Feeds:
Posts
Comments

Posts Tagged ‘advertising’

I recently watched the PBS documentary, art and copy. it’s a feature about advertising focusing mostly on the big agencies and agency personalities. absolutely fascinating. partly because these are big personalities but mostly because the campaigns featured are ones almost all of us know well and probably love.

there’s a stat at the end… 186000 employees at ad agencies worldwide. 26000 agencies. but 4 holding companies produce 80% of the advertising spend.

what that implies there just isn’t that much advertising that gets big, mass consumer popularity (and likely nor does the products behind the advertising).

so the questions for me:

is most advertising unappealing? just noise?

do people only have so much attention to give? the populace can’t support more than a few campaigns getting big?

are most folks in advertising biz just not very good?

is the ad biz really about unglamorous, small campaigns that work for small companies?

is the old ad model going to last? more and more big brands didn’t need an agency and an ad budget at all to go big (google, facebook, twitter, crocs…)

when should a biz use a big traditional campaign?

I don’t question whether a well capitalized, well executed branding campaign works. they do. I think it’s hard to get all the right things to make it happen and only those with the deepest pockets, best products and most aggressive teams will ever have a shot.

I think that’s why other advertising approaches are more appropriate for most businesses and growing in spend online advertising, for the most part, isn’t artful. it’s math. it’s about getting frequency and follow up and flow just right. science based advertising works better for the majority of products and services where there’s little differentiation or brand value between competitors. price and location (at time of purchase) are the keys, not artful impact.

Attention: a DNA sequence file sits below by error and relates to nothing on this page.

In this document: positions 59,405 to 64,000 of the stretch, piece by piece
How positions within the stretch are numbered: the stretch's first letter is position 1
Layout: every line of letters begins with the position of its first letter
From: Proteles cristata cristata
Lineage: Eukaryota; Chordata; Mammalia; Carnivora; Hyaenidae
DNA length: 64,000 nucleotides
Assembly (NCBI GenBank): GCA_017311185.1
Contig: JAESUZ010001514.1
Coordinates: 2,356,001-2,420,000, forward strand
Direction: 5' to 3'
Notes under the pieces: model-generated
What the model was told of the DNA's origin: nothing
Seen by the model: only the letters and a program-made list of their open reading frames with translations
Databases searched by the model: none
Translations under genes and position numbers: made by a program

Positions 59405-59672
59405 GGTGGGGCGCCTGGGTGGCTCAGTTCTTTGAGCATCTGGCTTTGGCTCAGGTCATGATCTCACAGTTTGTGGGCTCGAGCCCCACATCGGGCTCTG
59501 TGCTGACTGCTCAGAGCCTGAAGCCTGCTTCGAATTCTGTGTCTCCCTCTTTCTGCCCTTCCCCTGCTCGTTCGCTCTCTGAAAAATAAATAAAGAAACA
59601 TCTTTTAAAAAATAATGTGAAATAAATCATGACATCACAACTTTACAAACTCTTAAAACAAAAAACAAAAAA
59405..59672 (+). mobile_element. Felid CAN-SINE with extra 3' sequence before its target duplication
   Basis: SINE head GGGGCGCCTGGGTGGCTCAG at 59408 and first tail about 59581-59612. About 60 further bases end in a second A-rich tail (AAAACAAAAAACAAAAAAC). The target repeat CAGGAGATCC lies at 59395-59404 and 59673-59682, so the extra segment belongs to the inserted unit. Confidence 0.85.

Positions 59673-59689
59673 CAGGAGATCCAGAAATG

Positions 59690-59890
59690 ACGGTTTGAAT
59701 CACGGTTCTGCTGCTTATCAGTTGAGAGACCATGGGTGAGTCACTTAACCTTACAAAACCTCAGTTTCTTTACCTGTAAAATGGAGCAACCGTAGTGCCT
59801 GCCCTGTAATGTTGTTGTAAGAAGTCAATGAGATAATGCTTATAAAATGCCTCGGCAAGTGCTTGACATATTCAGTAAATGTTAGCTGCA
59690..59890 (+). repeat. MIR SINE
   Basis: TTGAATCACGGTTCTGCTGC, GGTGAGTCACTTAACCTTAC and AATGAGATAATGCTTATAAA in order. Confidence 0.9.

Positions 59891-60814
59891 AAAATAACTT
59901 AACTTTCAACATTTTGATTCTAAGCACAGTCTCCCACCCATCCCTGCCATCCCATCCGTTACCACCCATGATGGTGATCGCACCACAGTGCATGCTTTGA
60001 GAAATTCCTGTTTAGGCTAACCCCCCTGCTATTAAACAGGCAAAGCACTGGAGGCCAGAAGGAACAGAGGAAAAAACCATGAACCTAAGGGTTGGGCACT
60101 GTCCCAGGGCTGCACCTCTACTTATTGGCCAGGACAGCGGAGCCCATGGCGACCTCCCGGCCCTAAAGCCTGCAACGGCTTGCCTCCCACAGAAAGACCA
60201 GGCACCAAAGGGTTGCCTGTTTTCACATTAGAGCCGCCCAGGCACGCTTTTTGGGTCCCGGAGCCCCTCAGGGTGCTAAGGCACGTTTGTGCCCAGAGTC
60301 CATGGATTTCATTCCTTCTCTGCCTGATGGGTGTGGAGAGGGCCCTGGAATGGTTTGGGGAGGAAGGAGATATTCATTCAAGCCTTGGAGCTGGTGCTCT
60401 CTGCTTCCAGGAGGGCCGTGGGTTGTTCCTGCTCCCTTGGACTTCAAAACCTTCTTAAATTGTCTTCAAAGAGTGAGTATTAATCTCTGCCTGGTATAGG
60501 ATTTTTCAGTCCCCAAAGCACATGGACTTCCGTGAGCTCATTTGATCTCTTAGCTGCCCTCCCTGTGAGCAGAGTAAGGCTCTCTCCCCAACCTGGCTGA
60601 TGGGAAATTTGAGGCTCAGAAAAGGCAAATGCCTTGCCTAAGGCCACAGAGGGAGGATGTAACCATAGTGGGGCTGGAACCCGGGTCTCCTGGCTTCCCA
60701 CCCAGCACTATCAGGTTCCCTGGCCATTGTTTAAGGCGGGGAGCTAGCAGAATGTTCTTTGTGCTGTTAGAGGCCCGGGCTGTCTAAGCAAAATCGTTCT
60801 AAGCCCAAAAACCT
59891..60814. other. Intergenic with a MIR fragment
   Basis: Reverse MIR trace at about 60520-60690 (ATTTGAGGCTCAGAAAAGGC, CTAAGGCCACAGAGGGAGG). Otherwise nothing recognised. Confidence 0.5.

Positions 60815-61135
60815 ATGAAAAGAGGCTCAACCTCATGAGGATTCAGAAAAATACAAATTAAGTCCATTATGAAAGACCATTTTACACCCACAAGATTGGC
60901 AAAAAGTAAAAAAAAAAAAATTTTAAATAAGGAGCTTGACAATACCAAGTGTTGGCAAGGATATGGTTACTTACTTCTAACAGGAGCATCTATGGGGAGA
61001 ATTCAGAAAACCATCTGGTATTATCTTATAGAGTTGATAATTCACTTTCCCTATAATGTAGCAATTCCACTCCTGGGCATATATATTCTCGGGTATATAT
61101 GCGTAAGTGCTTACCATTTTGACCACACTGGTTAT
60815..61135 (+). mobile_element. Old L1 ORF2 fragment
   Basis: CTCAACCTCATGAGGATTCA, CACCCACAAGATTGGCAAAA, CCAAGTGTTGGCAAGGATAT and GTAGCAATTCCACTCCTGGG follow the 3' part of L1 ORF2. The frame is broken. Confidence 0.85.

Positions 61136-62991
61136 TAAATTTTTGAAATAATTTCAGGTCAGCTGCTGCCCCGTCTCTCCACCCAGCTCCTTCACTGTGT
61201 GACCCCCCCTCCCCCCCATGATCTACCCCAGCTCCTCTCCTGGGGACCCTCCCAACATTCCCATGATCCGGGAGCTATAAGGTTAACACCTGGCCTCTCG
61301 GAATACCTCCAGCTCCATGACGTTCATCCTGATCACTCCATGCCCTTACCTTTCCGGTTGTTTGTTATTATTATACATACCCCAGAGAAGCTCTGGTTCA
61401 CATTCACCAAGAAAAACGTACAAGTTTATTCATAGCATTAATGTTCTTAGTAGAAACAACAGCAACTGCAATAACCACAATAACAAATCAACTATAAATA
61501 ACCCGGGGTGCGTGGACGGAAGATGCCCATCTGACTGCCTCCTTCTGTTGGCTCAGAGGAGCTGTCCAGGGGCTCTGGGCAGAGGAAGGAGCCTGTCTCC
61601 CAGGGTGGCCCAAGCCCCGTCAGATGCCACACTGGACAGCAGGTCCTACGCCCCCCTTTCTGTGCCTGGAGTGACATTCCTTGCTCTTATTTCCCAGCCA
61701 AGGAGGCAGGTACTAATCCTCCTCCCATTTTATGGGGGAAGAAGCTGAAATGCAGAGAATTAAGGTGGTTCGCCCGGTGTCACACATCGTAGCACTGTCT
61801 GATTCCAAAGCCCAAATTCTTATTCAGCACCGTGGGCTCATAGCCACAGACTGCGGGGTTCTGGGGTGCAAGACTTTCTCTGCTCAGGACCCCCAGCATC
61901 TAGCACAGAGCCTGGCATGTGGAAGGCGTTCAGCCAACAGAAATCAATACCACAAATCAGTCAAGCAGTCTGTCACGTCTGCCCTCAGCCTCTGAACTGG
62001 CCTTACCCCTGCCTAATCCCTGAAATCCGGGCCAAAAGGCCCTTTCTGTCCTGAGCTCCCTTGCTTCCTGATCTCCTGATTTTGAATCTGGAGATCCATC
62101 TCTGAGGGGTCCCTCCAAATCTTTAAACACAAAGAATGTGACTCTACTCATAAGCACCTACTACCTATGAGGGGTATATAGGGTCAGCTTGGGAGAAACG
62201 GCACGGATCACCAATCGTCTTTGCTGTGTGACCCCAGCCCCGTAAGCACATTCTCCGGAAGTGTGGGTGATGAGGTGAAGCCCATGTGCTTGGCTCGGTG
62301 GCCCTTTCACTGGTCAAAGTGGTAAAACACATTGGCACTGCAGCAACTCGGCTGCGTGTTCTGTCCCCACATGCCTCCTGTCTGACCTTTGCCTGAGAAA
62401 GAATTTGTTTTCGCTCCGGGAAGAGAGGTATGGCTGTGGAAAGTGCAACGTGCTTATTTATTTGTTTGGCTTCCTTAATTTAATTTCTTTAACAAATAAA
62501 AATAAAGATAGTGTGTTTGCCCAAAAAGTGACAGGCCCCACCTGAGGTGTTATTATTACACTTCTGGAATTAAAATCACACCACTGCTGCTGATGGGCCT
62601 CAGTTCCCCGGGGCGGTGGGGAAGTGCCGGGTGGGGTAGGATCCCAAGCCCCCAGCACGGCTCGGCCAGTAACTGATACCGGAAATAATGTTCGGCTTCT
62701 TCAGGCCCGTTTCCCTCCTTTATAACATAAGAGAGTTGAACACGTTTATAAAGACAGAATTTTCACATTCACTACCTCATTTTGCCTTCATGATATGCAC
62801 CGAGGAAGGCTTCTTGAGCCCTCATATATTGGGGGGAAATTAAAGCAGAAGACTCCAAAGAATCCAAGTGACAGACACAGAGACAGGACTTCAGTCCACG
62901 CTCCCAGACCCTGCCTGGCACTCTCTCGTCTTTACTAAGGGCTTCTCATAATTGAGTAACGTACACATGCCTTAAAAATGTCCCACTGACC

also worth noting is that the current context in which online is viewed doesn’t lend itself well to bigger more potent messages like tv or radio. I think some of that has to do with the fact that tv and radio are more passive consumption around visuals and sound of people rather than text about the world. and tv and radio are usually consumed with others generating more shared experiences. the built in fragmented personalization of the web means known of us ever have the same basic experience.

I’ve worked on a lot of online campaigns that tried to do the big budget big branding thing. no shortage of good ideas and mostly good execution. the consumers just never respond.

there are no best way to do it.

one thing I think the folks in the documentary have in common with the successful math based online advertisers and agencies is a willingness to try and be wrong. too many folks think there’s a best way to do it and that you can know that a priori. you can’t.

as one of the agency celebrates. fail harder.

Read Full Post »

Facebook’s new releases and plans were the talk of the week In the tech industry (by the way, not the only industry that matters!). Probably for good reason. Facebook’s size and growth is very impressive and the service is obviously very useful to millions of people. However I’m not ready to proclaim them the most important tech business or even a fundamental component to the web.